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I mean if, for example, I throw a rock upward, its acceleration will always be $-g$ or it will be $-g+a$ because I apply a force on the object when I throw it? (without considering friction)

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  • $\begingroup$ It's $-g+a$ only a few fractions of a second, really. $\endgroup$
    – DanielC
    Mar 22, 2021 at 10:20

2 Answers 2

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Its acceleration will be $-g+a$ while you are applying the force on it, but it will be only $-g$ when you end applying the force. If there were friction, the object would experience an additional acceleration on both cases.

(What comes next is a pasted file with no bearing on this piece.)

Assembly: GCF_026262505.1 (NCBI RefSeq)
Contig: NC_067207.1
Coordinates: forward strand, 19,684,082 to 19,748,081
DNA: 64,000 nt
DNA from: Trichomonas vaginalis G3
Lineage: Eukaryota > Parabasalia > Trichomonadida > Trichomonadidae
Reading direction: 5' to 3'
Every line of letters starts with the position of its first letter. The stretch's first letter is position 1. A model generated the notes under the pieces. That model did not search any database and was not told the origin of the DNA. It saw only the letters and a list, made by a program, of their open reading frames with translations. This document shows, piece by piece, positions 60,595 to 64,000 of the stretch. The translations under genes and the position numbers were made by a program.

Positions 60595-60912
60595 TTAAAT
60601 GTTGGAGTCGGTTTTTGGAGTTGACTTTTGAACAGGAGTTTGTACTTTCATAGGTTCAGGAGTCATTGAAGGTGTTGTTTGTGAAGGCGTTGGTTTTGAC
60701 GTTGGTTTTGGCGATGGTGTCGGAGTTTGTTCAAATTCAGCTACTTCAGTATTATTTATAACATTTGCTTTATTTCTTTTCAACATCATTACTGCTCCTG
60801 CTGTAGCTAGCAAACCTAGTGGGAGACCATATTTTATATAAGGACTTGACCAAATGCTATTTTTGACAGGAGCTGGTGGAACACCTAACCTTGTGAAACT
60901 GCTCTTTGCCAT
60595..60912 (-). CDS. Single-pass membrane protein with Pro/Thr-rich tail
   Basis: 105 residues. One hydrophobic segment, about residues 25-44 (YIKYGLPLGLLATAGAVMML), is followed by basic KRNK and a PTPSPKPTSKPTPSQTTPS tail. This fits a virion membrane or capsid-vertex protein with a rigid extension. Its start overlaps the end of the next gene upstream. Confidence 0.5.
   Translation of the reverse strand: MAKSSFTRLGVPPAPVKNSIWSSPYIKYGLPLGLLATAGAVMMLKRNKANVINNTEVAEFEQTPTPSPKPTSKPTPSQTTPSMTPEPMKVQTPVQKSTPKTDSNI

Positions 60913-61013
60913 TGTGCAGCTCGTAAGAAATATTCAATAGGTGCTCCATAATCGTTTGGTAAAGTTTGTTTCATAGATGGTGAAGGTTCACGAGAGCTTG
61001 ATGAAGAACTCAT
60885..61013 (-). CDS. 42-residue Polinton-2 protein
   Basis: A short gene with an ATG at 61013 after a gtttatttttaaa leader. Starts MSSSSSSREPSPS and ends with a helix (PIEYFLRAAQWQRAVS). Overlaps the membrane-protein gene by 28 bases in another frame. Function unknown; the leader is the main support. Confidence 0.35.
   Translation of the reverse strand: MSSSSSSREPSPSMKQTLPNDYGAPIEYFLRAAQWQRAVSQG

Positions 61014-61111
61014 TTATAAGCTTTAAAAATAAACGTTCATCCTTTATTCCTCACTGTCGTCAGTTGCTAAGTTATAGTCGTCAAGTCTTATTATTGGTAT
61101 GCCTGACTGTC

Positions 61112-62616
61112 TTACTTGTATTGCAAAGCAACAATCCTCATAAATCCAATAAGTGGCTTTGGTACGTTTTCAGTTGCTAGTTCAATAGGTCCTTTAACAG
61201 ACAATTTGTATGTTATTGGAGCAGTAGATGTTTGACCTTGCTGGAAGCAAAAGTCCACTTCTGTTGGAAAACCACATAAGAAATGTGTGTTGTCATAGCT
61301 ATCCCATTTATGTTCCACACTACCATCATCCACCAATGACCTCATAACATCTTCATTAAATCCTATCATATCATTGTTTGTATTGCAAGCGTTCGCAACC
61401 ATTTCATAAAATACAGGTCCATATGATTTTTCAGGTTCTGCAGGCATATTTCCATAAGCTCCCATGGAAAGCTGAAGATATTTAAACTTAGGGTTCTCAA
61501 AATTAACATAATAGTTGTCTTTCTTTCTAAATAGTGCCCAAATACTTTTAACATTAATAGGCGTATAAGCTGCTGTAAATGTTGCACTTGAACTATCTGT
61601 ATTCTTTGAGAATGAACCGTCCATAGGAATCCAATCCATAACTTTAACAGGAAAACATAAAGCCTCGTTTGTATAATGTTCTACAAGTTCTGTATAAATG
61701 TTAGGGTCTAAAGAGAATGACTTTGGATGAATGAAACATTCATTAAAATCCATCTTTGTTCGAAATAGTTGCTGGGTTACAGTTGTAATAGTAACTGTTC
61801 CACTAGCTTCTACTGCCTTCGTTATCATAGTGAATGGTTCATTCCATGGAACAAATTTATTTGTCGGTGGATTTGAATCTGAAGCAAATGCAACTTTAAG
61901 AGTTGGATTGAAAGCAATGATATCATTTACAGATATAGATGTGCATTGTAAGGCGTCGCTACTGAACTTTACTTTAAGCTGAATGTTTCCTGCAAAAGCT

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  • $\begingroup$ It is not clear to me what you mean by $a$ here. $\endgroup$
    – B. Brekke
    Mar 22, 2021 at 12:24
  • $\begingroup$ The acceleration produced by the launching force $F$, i.e. $a=\frac{F}{m}$, with $m$ the mass of the object. $\endgroup$
    – AFG
    Mar 22, 2021 at 12:40
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Remember that in classical mechanics gravity is a force and not an acceleration.

The acceleration of your rock will be the second derivative of its position in time.

The force acting on your rock will be the sum of gravity and all the other forces that may act on it.

Newton's lav $F=ma$ tells you how to connect force and acceleration, once you know one of the two. You have to remember that $F=ma$ is a principle, not a definition.

You confusion arises from the fact that, due to its particular form, it happens that the acceleration that gravity impresses on objects will be always $g$ (close to the Earth surface) regardless of their mass $m$, if no other forces are present.

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